In holding that the plaintiffs satisfied the first prong of the state-created danger test, the Third Circuit noted the coach’s testimony that he was trained both to identify the symptoms of a concussion and to err on the side of caution when it came to removing players who were exhibiting concussion-like symptoms. He also admitted that the student’s first hit could have resulted in a “stinger,” a potential concussion symptom. Nonetheless, the student was returned to practice. As for the second element, the court noted that in cases which involve “something less urgent than a ‘split-second’ decision but more urgent than an ‘unhurried judgment,’” mere deliberate indifference can constitute “conscience-shocking” behavior, and that the coach’s conduct satisfied that standard.
Regarding the third prong’s requirement that there be a relationship between the state actor and the victim, the court held that “a student-athlete stands in such a relationship with the coaching staff.” Finally, the court held that if the coach were aware of the initial blow and observed possible concussion symptoms, the use of his authority to return the student to practice rendered the student more vulnerable to harm. In summary, the court held that a state actor – in this case a high school football coach – violates a student’s constitutional right to be protected from further harm when the injured student-athlete is required to be exposed to a risk of harm by continuing to practice or compete.”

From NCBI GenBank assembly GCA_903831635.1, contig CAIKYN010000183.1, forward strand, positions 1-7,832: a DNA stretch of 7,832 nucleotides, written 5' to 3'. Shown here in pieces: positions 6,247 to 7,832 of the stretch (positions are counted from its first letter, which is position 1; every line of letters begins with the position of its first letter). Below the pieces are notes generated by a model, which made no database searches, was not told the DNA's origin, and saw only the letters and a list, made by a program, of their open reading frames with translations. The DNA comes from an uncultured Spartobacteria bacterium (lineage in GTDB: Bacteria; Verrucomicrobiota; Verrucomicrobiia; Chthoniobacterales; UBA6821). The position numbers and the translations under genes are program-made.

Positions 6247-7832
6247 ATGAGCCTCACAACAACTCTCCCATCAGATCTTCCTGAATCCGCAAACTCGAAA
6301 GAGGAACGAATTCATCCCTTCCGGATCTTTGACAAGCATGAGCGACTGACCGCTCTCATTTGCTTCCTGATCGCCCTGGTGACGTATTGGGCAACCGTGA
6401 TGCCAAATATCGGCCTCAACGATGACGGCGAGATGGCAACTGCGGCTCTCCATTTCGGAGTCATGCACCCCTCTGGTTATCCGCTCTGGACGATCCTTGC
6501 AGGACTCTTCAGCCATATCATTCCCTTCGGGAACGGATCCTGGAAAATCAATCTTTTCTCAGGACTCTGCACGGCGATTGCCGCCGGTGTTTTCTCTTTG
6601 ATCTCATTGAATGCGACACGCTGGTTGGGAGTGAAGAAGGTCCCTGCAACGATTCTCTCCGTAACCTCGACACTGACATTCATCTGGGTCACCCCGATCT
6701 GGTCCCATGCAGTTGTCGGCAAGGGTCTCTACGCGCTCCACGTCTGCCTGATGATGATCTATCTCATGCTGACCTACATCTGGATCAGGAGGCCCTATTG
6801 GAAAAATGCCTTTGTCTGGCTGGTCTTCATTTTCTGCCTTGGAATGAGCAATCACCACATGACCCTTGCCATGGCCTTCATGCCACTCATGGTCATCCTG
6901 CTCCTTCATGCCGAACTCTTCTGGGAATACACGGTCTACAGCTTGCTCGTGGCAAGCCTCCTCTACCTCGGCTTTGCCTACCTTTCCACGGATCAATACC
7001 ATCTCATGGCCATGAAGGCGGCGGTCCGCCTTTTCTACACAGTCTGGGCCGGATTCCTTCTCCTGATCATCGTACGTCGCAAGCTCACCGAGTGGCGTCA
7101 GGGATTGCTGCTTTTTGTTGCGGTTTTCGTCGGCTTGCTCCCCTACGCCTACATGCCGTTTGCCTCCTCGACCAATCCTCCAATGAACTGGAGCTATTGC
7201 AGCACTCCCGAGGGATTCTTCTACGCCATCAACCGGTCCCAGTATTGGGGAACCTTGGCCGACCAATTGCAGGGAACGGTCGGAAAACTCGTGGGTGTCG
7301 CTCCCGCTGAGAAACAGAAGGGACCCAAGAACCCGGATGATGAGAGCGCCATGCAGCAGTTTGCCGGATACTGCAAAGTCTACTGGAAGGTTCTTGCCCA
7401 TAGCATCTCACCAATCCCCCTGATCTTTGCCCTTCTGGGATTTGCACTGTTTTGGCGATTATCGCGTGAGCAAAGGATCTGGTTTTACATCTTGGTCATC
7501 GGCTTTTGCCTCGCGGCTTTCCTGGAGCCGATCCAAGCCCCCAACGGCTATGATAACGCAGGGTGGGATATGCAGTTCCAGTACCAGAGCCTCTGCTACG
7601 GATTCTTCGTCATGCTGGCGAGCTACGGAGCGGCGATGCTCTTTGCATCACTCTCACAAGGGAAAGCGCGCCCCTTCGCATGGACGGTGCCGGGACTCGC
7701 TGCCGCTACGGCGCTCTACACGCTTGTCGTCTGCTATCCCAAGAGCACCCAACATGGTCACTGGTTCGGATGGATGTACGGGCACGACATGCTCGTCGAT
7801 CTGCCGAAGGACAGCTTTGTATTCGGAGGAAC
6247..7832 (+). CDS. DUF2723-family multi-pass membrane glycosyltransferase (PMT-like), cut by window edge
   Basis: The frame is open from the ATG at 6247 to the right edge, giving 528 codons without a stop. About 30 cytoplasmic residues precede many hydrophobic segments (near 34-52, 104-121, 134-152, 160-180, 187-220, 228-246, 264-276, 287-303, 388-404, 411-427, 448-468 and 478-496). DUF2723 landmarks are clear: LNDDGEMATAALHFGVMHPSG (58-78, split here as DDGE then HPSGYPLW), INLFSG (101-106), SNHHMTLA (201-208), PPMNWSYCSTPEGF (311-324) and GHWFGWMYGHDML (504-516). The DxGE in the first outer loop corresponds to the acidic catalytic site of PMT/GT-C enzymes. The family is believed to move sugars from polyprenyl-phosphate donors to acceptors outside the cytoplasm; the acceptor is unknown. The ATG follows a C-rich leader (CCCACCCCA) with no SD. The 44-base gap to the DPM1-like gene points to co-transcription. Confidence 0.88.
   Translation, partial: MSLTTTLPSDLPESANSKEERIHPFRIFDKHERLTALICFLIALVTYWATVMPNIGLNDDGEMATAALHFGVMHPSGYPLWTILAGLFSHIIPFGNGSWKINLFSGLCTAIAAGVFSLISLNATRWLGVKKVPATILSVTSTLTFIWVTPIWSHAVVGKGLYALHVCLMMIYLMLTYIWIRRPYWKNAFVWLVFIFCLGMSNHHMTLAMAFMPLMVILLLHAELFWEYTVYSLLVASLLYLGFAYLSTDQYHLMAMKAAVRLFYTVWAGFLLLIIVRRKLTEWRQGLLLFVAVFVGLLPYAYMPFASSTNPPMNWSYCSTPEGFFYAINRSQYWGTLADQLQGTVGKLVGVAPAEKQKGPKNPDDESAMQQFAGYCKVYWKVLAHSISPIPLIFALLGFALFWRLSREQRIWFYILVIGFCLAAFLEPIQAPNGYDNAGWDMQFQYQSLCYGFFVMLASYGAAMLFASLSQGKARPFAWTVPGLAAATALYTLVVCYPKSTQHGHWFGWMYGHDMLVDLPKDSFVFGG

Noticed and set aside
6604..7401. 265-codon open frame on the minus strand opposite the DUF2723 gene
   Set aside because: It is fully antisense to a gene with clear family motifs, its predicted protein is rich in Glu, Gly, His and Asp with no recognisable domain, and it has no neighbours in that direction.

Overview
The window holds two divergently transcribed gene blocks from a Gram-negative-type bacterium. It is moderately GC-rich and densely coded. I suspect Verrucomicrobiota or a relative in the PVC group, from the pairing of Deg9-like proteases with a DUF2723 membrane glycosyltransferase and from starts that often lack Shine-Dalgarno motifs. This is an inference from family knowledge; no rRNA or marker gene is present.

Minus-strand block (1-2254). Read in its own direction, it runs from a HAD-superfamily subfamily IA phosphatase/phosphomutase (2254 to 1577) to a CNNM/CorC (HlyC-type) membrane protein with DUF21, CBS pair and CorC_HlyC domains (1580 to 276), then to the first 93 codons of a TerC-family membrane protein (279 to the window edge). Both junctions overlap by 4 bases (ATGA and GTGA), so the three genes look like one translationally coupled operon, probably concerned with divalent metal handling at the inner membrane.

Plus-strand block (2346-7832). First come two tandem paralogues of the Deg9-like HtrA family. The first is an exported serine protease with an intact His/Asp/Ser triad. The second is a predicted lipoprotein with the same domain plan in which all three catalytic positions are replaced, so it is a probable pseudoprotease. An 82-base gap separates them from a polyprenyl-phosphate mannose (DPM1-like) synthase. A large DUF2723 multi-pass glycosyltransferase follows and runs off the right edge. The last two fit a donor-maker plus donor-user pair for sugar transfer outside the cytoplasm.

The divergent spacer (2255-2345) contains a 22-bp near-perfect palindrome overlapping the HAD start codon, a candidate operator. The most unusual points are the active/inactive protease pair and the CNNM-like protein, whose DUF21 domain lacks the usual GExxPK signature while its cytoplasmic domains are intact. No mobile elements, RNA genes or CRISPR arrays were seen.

As noted, though, the Third Circuit provided the coach with a respite by holding that he had qualified immunity from suit. Qualified immunity is applied when the contours of a legal right are not sufficiently clear that a reasonable official would understand that his actions violated that right. At the time of the student’s injury, there were no appellate cases that had established the constitutional right that Mann was in the process of creating. Consequently, “it was no so plainly obvious that requiring a student-athlete, fully clothed in protective gear, to continue to participate in practice after sustaining a violent hit and exhibiting concussion symptoms implicated the student athlete’s constitutional rights.”
What Does It Mean?
With its decision in Mann, the Third Circuit has put public school districts, as well as public colleges and universities, on notice that when a student-athlete has suffered a serious injury in a contact sport, the days of “put me back in the game, coach” are over. The coach in Mann was given a pass due to the absence of any legal authority that would have been deemed even constructive notice that his actions were unconstitutional. Now that in Mann the Third Circuit has created the precedent that previously was lacking, other coaches will not be so lucky. Consequently, coaches must exercise great caution when dealing with injured students, not only for the athletes’ well-being, but for their own benefit as well.
Furthermore, coaches are at greater risk for liability than the educational entities, as the entities would only be liable for the coaches’ constitutional torts if they had established a custom or policy of permitting injured athletes to be placed back into harm’s way. Nonetheless, public schools should ensure that they both have and enforce policies with respect to the use of injured student-athletes in contact sport games and practices. In states such as Connecticut, which have established concussion protocols for their public schools, it is imperative that school districts – and their coaches – comply with them. The failure to do so could serve as a basis for a claim that the schools had established such a custom – even through deliberate indifference — leaving themselves open to liability.